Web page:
"Yes in their own way they have condemned us to die! They think we are too old and useless. They forget we, too, have earned the right to live! So I say, if we are going to die; let us die trying, not sitting." (Sa')
*Boy do they show them!— From Chelsea
Based on an Athabascan Indian legend passed along for many generations from mothers to daughters of the upper Yukon River Valley in Alaska, this is the suspenseful, shocking, ultimately inspirational tale of two old women abandoned by their tribe during a brutal winter famine.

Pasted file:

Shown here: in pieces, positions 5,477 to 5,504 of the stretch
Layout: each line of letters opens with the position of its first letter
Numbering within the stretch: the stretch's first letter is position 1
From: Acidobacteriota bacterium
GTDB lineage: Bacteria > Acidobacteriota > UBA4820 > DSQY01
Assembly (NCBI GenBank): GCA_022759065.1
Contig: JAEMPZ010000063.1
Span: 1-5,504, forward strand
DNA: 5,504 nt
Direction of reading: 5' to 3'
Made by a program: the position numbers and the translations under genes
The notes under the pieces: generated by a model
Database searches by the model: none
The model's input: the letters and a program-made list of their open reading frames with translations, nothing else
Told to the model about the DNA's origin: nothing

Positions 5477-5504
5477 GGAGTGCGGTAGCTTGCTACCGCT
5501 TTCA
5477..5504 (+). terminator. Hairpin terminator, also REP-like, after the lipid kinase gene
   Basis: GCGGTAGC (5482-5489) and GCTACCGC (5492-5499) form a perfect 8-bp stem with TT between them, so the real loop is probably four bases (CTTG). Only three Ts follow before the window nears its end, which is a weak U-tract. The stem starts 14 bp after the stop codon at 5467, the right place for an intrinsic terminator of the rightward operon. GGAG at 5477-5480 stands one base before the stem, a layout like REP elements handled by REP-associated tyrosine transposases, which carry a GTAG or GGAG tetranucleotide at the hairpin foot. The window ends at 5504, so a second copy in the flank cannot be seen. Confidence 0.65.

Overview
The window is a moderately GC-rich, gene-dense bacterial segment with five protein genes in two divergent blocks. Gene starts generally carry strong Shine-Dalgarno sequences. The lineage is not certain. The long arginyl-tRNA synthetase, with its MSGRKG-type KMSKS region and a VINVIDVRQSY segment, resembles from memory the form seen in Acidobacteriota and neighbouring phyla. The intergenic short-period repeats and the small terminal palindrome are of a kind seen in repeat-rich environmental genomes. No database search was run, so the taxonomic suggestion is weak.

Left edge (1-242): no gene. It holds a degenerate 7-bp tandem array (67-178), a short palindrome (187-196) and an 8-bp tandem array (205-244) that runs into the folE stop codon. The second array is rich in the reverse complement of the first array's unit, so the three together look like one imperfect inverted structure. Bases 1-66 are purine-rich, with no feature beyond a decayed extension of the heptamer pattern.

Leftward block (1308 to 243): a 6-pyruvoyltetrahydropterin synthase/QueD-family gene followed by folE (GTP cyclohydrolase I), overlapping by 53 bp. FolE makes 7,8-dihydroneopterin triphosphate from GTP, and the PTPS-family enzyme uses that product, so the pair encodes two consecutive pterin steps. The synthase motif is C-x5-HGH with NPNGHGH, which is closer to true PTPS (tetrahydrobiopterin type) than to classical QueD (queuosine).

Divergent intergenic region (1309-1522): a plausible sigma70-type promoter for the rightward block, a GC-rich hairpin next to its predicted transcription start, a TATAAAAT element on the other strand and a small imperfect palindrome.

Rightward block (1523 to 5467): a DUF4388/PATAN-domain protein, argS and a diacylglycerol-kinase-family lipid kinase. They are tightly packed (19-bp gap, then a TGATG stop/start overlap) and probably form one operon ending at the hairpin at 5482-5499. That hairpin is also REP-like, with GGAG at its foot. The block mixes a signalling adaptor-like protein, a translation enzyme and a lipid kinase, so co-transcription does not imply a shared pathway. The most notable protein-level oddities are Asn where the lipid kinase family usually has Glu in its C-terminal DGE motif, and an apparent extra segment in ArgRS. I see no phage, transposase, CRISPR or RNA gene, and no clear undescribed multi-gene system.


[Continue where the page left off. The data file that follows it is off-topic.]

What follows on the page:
Though these women have been known to complain more than contribute, they now must either survive on their own or die trying. In simple but vivid detail, Velma Wallis depicts a landscape and way of life that are at once merciless and starkly beautiful. In her old women, she has created two heroines of steely determination whose story of betrayal, friendship, community, and forgiveness "speaks straight to the heart with clarity, sweetness, and wisdom" (Ursula K. Le Guin).
Velma Wallis is one in a family of thirteen children, all born in the vast fur-trapping country of Fort Yukon, Alaska, and raised with traditional Athabascan values. A writer and avid reader, she lives in Fairbanks.